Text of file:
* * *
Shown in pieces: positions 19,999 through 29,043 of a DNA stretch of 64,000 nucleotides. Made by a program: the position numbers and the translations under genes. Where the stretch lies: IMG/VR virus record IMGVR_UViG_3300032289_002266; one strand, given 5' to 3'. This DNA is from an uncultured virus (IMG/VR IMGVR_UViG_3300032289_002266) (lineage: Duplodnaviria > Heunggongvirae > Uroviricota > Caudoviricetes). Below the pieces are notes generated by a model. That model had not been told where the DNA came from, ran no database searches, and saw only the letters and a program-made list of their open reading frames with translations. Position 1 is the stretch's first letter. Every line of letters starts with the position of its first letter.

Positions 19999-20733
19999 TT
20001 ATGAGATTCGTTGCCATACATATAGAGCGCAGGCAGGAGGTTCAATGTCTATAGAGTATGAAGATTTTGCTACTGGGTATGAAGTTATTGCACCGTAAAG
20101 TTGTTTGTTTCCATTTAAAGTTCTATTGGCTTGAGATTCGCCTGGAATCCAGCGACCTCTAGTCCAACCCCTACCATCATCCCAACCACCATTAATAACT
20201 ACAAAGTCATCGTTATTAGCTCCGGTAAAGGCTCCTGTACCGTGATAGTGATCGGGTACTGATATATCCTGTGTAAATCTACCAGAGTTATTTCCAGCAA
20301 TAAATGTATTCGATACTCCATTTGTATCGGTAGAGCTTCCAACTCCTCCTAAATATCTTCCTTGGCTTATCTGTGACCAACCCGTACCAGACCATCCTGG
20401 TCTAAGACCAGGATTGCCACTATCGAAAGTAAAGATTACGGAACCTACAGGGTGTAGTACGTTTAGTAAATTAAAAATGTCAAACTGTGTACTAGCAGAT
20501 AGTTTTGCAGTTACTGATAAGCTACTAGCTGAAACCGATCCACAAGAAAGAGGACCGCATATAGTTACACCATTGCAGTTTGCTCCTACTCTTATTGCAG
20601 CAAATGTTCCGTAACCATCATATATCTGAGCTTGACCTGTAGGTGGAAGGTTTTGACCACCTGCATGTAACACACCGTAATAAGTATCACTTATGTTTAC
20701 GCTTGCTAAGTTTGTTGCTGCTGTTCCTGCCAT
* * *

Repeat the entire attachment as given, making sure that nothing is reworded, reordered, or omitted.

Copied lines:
Shown in pieces: positions 19,999 through 29,043 of a DNA stretch of 64,000 nucleotides. Made by a program: the position numbers and the translations under genes. Where the stretch lies: IMG/VR virus record IMGVR_UViG_3300032289_002266; one strand, given 5' to 3'. This DNA is from an uncultured virus (IMG/VR IMGVR_UViG_3300032289_002266) (lineage: Duplodnaviria > Heunggongvirae > Uroviricota > Caudoviricetes). Below the pieces are notes generated by a model. That model had not been told where the DNA came from, ran no database searches, and saw only the letters and a program-made list of their open reading frames with translations. Position 1 is the stretch's first letter. Every line of letters starts with the position of its first letter.

Positions 19999-20733
19999 TT
20001 ATGAGATTCGTTGCCATACATATAGAGCGCAGGCAGGAGGTTCAATGTCTATAGAGTATGAAGATTTTGCTACTGGGTATGAAGTTATTGCACCGTAAAG
20101 TTGTTTGTTTCCATTTAAAGTTCTATTGGCTTGAGATTCGCCTGGAATCCAGCGACCTCTAGTCCAACCCCTACCATCATCCCAACCACCATTAATAACT
20201 ACAAAGTCATCGTTATTAGCTCCGGTAAAGGCTCCTGTACCGTGATAGTGATCGGGTACTGATATATCCTGTGTAAATCTACCAGAGTTATTTCCAGCAA
20301 TAAATGTATTCGATACTCCATTTGTATCGGTAGAGCTTCCAACTCCTCCTAAATATCTTCCTTGGCTTATCTGTGACCAACCCGTACCAGACCATCCTGG
20401 TCTAAGACCAGGATTGCCACTATCGAAAGTAAAGATTACGGAACCTACAGGGTGTAGTACGTTTAGTAAATTAAAAATGTCAAACTGTGTACTAGCAGAT
20501 AGTTTTGCAGTTACTGATAAGCTACTAGCTGAAACCGATCCACAAGAAAGAGGACCGCATATAGTTACACCATTGCAGTTTGCTCCTACTCTTATTGCAG
20601 CAAATGTTCCGTAACCATCATATATCTGAGCTTGACCTGTAGGTGGAAGGTTTTGACCACCTGCATGTAACACACCGTAATAAGTATCACTTATGTTTAC
20701 GCTTGCTAAGTTTGTTGCTGCTGTTCCTGCCAT